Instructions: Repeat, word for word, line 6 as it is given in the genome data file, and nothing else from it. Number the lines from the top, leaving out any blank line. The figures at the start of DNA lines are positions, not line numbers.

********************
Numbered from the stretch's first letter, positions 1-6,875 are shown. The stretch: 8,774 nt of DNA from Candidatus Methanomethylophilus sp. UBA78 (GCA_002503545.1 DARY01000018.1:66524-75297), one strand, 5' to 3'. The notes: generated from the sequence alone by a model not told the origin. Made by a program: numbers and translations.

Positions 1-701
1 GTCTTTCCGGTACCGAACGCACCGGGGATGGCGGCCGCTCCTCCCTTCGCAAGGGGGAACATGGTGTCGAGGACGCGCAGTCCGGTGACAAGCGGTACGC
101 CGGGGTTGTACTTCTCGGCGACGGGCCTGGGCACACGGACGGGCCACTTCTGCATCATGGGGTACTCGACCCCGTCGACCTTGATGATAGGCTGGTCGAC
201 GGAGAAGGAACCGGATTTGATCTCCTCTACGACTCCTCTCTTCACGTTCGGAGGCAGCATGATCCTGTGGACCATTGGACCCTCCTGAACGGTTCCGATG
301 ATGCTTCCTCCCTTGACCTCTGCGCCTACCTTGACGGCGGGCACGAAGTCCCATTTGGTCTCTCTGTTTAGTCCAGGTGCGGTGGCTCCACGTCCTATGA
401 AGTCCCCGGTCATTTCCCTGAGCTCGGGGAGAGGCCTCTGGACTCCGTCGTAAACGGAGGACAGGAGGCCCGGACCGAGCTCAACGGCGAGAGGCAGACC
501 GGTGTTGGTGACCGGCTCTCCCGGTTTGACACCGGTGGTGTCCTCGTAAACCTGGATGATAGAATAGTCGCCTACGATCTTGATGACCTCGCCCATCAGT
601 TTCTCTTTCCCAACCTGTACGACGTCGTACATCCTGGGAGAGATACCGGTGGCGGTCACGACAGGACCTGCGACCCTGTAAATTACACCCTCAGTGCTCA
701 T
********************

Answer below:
301 ATGCTTCCTCCCTTGACCTCTGCGCCTACCTTGACGGCGGGCACGAAGTCCCATTTGGTCTCTCTGTTTAGTCCAGGTGCGGTGGCTCCACGTCCTATGA